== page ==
GG: What connections do you have with Dr. Vivian Berring?
Sarver: The first time I read the play was a couple years ago in a theater class. I read the opening monologue, and I just smiled and was just like, ‘I love Dr. Vivian Berring. I want to be her someday.’ She’s intelligent, and I hope that’s a connection [laughter]. She doesn’t like physical touch. And I appreciate physical touch and understand the importance of it, so I don’t allow it very much. I save those moments for when they’re very necessary.
I’m very independent. I don’t want people’s help. I don’t ask for help. I don’t want people to feel sorry for me. I don’t want people to treat me like a child. Dr. Vivian Berring is just very strong, independent, very capable, and she does not want to be vulnerable. And all of those things are the same for me.
GG: What did you learn from her during this play?
Sarver: Life is so much more than my achievements or what I do. I learned that the essence of a person is not the things they do or the labels people put on them. I am not defined by my singing voice or my major or my friends. It comes down to simplicity. It comes down to kindness. It comes down to vulnerability. It comes down to reaching out for someone’s hand and asking for help.
Vivian Berring allowed me to understand that. That that’s okay. In a more general sense, I learned that theater is beautiful and I cannot see myself doing anything else in my life but something theater.
GG: I was thinking back to the play after I watched it. Can you comment on the difference in punctuation in the play?
Sarver: In the play, John Donne’s holy sonnet ‘Death be not proud’ is mentioned, discussed, quoted.Thelast two lines are ‘And death shall be no more, death thou shalt die.’ There’s a question of the punctuation in this sonnet.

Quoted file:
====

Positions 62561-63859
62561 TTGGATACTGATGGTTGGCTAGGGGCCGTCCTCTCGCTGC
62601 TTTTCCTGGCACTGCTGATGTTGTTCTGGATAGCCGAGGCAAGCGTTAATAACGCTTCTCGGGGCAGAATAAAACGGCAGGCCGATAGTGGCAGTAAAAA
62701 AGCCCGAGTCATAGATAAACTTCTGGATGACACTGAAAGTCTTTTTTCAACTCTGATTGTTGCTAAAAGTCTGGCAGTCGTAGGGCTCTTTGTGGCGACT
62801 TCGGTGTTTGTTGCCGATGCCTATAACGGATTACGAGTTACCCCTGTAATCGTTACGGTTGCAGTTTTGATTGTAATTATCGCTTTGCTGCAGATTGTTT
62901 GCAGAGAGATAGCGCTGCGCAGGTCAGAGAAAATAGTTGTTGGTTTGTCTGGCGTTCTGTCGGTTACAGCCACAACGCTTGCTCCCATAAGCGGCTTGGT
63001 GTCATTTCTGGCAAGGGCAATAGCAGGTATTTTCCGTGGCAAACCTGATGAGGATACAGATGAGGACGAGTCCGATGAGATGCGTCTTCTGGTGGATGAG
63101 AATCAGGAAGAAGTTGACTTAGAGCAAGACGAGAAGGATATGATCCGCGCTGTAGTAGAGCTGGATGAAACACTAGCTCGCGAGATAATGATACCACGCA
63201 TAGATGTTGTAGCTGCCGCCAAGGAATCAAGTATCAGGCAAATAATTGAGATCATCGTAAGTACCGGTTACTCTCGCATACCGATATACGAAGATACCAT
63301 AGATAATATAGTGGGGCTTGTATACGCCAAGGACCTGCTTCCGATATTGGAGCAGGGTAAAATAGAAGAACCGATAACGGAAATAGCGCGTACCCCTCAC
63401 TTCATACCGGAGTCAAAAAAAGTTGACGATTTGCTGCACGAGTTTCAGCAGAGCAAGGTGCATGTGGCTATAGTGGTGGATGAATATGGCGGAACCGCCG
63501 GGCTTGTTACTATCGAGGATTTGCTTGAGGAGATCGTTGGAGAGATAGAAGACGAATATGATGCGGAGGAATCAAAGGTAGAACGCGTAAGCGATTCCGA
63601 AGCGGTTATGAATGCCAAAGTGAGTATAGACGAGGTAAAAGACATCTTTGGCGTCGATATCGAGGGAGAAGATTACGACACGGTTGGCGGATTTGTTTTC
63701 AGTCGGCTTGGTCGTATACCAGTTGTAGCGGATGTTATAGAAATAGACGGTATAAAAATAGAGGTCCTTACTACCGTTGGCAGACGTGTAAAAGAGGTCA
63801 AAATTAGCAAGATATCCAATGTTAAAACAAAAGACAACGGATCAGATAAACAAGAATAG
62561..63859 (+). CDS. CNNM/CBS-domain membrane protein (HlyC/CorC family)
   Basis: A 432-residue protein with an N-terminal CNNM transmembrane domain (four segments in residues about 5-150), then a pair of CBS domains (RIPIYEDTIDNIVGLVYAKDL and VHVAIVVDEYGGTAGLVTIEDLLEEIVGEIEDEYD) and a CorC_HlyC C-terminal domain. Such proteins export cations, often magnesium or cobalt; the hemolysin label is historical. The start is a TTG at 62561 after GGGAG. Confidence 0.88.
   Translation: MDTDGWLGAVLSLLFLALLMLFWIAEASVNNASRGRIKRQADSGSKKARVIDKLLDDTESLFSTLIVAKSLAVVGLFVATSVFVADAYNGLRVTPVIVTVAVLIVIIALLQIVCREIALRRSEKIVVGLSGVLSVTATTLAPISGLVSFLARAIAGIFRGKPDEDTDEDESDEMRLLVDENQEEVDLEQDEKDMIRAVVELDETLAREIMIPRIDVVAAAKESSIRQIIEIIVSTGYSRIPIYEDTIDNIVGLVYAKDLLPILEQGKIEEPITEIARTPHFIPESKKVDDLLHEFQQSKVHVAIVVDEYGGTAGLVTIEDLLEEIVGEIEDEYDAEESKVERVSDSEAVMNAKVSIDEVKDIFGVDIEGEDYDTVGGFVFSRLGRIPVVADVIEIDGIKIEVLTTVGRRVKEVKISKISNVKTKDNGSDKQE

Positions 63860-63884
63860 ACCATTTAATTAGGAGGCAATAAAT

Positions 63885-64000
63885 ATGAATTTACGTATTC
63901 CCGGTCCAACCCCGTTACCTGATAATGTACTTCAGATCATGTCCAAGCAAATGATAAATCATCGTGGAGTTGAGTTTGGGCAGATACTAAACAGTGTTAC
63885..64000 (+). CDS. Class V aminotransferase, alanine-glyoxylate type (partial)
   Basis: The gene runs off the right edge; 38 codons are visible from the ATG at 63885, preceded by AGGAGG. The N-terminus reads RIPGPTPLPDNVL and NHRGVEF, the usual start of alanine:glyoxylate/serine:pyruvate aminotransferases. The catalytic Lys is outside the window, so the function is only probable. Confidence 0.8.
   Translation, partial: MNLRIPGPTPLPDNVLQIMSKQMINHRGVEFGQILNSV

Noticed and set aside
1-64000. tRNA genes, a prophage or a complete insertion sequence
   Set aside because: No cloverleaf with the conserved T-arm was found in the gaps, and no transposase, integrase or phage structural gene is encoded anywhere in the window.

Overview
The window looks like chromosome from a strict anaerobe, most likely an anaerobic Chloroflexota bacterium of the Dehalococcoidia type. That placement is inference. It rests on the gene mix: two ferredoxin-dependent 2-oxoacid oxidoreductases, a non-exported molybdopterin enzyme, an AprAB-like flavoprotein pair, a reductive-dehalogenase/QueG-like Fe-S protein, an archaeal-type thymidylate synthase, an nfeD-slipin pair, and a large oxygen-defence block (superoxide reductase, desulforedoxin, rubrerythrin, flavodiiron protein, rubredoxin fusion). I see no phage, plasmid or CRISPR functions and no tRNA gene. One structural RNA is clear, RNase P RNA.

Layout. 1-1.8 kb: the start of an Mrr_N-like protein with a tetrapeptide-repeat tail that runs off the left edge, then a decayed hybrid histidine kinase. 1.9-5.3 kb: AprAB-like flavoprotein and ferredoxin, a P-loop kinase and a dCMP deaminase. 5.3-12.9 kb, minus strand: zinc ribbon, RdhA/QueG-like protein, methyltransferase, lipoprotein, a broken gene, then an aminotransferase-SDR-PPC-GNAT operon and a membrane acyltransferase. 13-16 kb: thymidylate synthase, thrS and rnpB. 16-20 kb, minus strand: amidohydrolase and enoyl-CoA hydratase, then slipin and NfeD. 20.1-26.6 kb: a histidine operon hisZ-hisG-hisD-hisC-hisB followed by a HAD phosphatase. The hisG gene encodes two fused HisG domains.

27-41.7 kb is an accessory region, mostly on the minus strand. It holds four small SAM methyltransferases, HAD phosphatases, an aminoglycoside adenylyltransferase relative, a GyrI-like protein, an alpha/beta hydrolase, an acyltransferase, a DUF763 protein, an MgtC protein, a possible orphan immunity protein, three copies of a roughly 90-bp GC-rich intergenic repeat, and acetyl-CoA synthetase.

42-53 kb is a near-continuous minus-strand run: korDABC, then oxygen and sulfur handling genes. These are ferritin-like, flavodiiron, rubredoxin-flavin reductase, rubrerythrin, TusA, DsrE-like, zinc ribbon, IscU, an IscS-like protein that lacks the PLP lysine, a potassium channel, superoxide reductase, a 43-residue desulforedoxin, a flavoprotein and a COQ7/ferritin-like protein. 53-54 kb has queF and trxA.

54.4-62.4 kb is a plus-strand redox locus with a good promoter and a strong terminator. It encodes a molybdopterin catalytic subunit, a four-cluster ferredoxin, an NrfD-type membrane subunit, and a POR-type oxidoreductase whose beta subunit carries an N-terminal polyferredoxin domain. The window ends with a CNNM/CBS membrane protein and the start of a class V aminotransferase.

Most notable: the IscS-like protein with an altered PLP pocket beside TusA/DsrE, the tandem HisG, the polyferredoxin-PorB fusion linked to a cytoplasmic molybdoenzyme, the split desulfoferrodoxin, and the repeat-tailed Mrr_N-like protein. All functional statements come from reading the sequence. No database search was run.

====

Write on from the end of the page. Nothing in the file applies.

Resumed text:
Apparently the correct punctuation is ‘And death shall be no more, death thou shalt die.’ In an inauthentically punctuated version: ‘And Death shall be no more; Death thou shalt die!’ Professor E.M. Ashford in the play, mentions why the punctuation is inauthentic with the exclamation point and the semicolon and the capitalization. All of that is so complex and it makes death more of an act and a big dramatic final ending to life.
The whole point of the sonnet is that we shouldn’t fear death, we shouldn’t think of life as being so complex. There really isn’t much distance between simple human truth and uncompromising scholarly standards. There’s just a a comma, just a breath, just one short moment. Not much separates us from life to eternal life.
When I said goodbye to my grandfather, I said, ‘Papa, very soon you’re going to be in heaven. It’s just a short moment and you’re going to be in heaven.’ I would not have had peace about what I told him and I would not have peace about my grandpa’s death were it not for that play. Were it not for learning about this sonnet that’s really ridiculing death and saying, ‘You know what death? Yes you have job security, but overall you’re job isn’t the greatest thing.’
It’s used by everyone. Death comes upon kings, death is for peasants. Death should not be proud because it’s hitting both the lofty and not the lofty. And once it’s over, it’s over. It’s just a breath. Literally just a breath. It doesn’t really have a great job, but it does have great job security.”
—Nathan DiCamillo, Life and Culture editor